Flip phones became yesterday's style, and phones were becoming more monolithic.  Some phones, like the early Treo, kept the antenna in the traditional location at the top of the phone, near one edge, but reduced it to a short stub.  Whips became stubs, stubs became bumps, and finally antennas were embedded into the rectangular volume of the phone.  The trouble was SAR; if you left the antenna at the top, the user was now pressing it into their head, insuring lots of tissue heating.  Enter the bottom-located cellphone antenna.

Just about every cell phone in current production has the antenna located at the bottom.  This insures that the radiating portion of the antenna is furthest from the head.  Apple was not the first to locate the antenna on the bottom, and certainly won't be the last.  The problem is that humans have their hands below their ears, so the most natural position for the hand is covering the antenna.  This can't be a good design decision, can it?  How can we be stuck with this conundrum?  It's the FCC's fault.

You see, when the FCC tests are run, the head is required to be in the vicinity of the phone.  But, the hand is not!!  And the FCC's tests are not the only tests that must be passed by a candidate product.  AT&T has their own requirements for devices put on their network, and antenna efficiency is one of them.  I know because I have designed quad-band GSM antennas for the AT&T network.  The AT&T test similarly does not require the hand to be on the phone.  

So, naturally, the design evolved to meet requirements - and efficient transmission and reception while being held by a human hand are simply not design requirements!

OK, back to the iPhone 4.  The antenna structure for the cell phone is still down at the bottom (I won't address the WiFi nor GPS antennas in this blog entry).  The iPhone 4 has two symmetrical slots in the stainless frame.  If you short these slots, or cover them with your hand, the antenna performance will suffer (see this video I found on YouTube).  There is no way around this, it's a design compromise that is forced by the requirements of the FCC, AT&T, Apple's marketing department and Apple's industrial designers, to name a few.

One of the questions the intrepid reporter from PC Magazine asked me was, "Will putting the phone in a pocket and using a Bluetooth device help?"  Good question.  The answer is yes, to a point.  The first generation iPhone clearly had a conductive surface below the antenna (I hesitate to call it a ground plane, because it is too small).  So, putting it in your pocket with the screen toward your body and the antennas facing out while using your Bluetooth earpiece will work better than holding the phone with your hand.  In fact, in my car my iPhone sits forward on the dashboard, under the windshield, screen down while I use my Jawbone.  Works great.  (However, if you put your iPhone in your left back pocket, and your earpiece in your right ear, you may have issues.  This is a failing of the Bluetooth system in dealing with severe body losses at 2.4GHz, not the cellphone's problem.)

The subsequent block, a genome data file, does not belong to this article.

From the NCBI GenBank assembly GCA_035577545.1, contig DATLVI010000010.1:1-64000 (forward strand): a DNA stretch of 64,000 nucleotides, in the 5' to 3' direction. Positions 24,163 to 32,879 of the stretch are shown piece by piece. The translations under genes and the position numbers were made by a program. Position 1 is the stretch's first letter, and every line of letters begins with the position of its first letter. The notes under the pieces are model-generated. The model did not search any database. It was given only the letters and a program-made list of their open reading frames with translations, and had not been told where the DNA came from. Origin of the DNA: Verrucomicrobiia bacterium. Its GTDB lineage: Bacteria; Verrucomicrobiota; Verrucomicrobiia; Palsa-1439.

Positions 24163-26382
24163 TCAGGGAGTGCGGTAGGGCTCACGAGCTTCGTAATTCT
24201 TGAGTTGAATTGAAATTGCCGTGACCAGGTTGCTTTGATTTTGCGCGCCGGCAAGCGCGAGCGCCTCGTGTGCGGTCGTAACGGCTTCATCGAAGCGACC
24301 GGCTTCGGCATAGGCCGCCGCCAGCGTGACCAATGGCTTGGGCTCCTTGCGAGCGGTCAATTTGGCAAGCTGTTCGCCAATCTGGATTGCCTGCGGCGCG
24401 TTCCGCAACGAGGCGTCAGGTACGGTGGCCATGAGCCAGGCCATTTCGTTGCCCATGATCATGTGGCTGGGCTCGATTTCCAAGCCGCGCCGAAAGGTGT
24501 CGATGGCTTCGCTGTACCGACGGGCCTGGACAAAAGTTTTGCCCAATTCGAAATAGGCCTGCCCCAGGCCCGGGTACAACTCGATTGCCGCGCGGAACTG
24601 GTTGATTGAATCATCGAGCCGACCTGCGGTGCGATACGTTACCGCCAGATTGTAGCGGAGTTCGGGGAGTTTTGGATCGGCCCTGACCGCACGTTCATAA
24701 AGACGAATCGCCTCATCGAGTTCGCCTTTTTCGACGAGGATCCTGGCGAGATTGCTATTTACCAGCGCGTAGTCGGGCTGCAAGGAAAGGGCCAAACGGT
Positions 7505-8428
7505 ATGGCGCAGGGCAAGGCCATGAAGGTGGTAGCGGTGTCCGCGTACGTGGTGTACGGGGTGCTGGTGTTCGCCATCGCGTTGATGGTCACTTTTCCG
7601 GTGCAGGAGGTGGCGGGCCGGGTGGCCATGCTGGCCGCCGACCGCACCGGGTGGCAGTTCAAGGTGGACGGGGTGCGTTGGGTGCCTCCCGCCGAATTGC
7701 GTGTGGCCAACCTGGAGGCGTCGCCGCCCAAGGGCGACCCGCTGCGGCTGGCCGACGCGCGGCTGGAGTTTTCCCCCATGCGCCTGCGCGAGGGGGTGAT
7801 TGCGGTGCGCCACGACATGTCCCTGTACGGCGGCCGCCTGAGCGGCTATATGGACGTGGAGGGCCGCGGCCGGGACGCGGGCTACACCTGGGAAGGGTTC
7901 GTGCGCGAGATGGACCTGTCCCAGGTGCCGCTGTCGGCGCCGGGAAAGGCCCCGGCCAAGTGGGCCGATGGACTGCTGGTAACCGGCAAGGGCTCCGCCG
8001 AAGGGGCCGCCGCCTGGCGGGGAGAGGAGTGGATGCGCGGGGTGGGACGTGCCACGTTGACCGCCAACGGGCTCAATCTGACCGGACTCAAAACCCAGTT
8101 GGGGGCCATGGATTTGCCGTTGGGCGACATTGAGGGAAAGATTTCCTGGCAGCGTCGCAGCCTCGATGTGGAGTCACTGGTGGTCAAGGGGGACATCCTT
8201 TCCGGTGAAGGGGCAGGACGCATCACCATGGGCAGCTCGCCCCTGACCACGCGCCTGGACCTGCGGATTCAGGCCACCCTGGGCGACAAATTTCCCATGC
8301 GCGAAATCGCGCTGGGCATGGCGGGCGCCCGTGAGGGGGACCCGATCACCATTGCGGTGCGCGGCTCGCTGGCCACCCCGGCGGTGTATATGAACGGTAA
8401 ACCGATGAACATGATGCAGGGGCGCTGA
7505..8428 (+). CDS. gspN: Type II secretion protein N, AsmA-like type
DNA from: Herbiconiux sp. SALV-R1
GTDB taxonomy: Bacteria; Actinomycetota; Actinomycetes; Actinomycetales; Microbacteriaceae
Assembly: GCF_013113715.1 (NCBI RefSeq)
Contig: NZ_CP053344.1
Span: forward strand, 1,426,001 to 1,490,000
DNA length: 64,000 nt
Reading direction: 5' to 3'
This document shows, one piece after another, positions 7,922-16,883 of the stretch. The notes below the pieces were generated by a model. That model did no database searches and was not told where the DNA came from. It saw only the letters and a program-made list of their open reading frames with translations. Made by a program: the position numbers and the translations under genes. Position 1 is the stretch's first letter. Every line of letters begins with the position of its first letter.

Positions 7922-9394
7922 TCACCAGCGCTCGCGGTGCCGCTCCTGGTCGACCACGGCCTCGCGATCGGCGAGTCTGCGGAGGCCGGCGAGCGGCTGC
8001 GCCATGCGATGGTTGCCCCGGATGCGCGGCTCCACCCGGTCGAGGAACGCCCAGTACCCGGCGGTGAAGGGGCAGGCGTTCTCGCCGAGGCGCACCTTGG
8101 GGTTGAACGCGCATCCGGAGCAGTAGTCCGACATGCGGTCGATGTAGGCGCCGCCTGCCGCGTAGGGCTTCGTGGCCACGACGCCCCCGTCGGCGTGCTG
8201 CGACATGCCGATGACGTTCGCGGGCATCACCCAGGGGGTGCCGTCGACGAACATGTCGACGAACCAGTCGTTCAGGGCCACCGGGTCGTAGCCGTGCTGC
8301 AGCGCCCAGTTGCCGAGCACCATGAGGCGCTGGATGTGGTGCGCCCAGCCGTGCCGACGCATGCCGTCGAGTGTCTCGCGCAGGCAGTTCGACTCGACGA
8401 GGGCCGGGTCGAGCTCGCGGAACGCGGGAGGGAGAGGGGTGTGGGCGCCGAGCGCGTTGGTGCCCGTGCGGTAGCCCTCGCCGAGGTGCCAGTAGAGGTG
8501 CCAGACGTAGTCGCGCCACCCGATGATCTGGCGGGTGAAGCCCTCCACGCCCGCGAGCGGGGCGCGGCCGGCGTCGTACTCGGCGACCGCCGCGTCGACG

The iPhone 4, however, moved the antenna action from the back of the phone to the sides.  This probably improves the isotropy of the radiation pattern, but only when the phone is suspended magically in air.  Not too helpful.  Putting this iPhone 4 in your pocket will likely couple more energy into your body (you bag of salt water, you) than did the first generation model.  Yep, I predict it will be worse.

So, what's an iPhone lover to do?  Well, I voted with my dollars.  I ordered my iPhone 4 to replace my Original.  I already know how to do the Vulcan Antenna Grip on the iPhone, and I am wearing out my current model.

And sometimes an antenna that's not great, but good enough, is good enough.



30 dB in 30 Minutes...

A couple of years ago: the phone rang, and it was another potential client.  A referral from a referral... in any event, they thought they had an antenna problem.  They were right.

It seems they were building an interesting on-body medical sensor which included a data transceiver for a clinical application. (If this sounds familiar, it should.  These days, I seem to do many projects with "on-body" and "medical" in their descriptions.)  This transceiver was at 2.4 GHz, and the size of the device was bigger than a wristwatch, but smaller than a deck of cards; it was powered by a coin cell.  It was located on the body of a patient in a hospital ward, and it needed to communicate with a central monitoring station about 25-50 feet away. Presently, it was doing a lousy job of it.  Sometimes, they had to lay the receiver on the patient's chest to get the data.  This was not only not good, it was not wireless. 

I needed to know where the client wanted me to take them. "What is your goal?"

"We need these 25 systems to work for the clinical trials.  The hardware is all built, and time is short.  It doesn't have to be pretty, but it has to work."